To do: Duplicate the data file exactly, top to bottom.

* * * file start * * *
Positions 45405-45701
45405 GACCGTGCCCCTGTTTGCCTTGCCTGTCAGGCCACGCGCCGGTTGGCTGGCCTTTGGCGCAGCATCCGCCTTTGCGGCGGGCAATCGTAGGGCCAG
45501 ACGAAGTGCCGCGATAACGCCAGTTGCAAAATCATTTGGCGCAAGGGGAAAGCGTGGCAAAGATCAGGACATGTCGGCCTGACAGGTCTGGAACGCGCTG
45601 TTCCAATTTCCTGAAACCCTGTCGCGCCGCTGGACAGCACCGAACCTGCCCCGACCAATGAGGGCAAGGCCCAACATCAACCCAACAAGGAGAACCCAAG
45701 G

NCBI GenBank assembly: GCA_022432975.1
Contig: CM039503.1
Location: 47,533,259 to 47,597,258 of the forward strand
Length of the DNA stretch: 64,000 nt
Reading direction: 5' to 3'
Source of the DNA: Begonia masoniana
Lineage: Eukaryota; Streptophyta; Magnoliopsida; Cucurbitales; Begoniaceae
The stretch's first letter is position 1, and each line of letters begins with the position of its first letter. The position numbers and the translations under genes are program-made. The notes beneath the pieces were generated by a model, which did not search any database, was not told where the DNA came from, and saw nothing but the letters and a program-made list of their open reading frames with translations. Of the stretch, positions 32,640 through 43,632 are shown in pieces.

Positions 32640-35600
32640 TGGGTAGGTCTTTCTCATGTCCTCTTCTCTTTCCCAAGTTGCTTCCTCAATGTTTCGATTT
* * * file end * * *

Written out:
Positions 45405-45701
45405 GACCGTGCCCCTGTTTGCCTTGCCTGTCAGGCCACGCGCCGGTTGGCTGGCCTTTGGCGCAGCATCCGCCTTTGCGGCGGGCAATCGTAGGGCCAG
45501 ACGAAGTGCCGCGATAACGCCAGTTGCAAAATCATTTGGCGCAAGGGGAAAGCGTGGCAAAGATCAGGACATGTCGGCCTGACAGGTCTGGAACGCGCTG
45601 TTCCAATTTCCTGAAACCCTGTCGCGCCGCTGGACAGCACCGAACCTGCCCCGACCAATGAGGGCAAGGCCCAACATCAACCCAACAAGGAGAACCCAAG
45701 G

NCBI GenBank assembly: GCA_022432975.1
Contig: CM039503.1
Location: 47,533,259 to 47,597,258 of the forward strand
Length of the DNA stretch: 64,000 nt
Reading direction: 5' to 3'
Source of the DNA: Begonia masoniana
Lineage: Eukaryota; Streptophyta; Magnoliopsida; Cucurbitales; Begoniaceae
The stretch's first letter is position 1, and each line of letters begins with the position of its first letter. The position numbers and the translations under genes are program-made. The notes beneath the pieces were generated by a model, which did not search any database, was not told where the DNA came from, and saw nothing but the letters and a program-made list of their open reading frames with translations. Of the stretch, positions 32,640 through 43,632 are shown in pieces.

Positions 32640-35600
32640 TGGGTAGGTCTTTCTCATGTCCTCTTCTCTTTCCCAAGTTGCTTCCTCAATGTTTCGATTT